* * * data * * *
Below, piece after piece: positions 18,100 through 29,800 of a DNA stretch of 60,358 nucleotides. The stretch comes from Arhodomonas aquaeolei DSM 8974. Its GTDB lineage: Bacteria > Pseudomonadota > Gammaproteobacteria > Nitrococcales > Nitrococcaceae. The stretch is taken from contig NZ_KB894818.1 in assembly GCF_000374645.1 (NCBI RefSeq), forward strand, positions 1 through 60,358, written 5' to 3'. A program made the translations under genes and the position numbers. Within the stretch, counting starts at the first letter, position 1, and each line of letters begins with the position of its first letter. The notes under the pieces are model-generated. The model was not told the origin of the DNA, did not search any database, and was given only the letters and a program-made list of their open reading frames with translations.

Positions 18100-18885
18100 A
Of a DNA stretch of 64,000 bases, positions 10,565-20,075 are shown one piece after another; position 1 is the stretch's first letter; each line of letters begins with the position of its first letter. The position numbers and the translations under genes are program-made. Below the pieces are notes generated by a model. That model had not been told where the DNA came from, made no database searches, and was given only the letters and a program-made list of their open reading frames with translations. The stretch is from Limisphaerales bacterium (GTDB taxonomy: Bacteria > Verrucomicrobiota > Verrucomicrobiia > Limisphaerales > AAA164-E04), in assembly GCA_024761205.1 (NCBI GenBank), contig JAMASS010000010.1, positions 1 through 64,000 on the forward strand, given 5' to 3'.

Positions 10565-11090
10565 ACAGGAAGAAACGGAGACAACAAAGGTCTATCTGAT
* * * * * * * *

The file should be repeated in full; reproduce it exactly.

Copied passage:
Below, piece after piece: positions 18,100 through 29,800 of a DNA stretch of 60,358 nucleotides. The stretch comes from Arhodomonas aquaeolei DSM 8974. Its GTDB lineage: Bacteria > Pseudomonadota > Gammaproteobacteria > Nitrococcales > Nitrococcaceae. The stretch is taken from contig NZ_KB894818.1 in assembly GCF_000374645.1 (NCBI RefSeq), forward strand, positions 1 through 60,358, written 5' to 3'. A program made the translations under genes and the position numbers. Within the stretch, counting starts at the first letter, position 1, and each line of letters begins with the position of its first letter. The notes under the pieces are model-generated. The model was not told the origin of the DNA, did not search any database, and was given only the letters and a program-made list of their open reading frames with translations.

Positions 18100-18885
18100 A
Of a DNA stretch of 64,000 bases, positions 10,565-20,075 are shown one piece after another; position 1 is the stretch's first letter; each line of letters begins with the position of its first letter. The position numbers and the translations under genes are program-made. Below the pieces are notes generated by a model. That model had not been told where the DNA came from, made no database searches, and was given only the letters and a program-made list of their open reading frames with translations. The stretch is from Limisphaerales bacterium (GTDB taxonomy: Bacteria > Verrucomicrobiota > Verrucomicrobiia > Limisphaerales > AAA164-E04), in assembly GCA_024761205.1 (NCBI GenBank), contig JAMASS010000010.1, positions 1 through 64,000 on the forward strand, given 5' to 3'.

Positions 10565-11090
10565 ACAGGAAGAAACGGAGACAACAAAGGTCTATCTGAT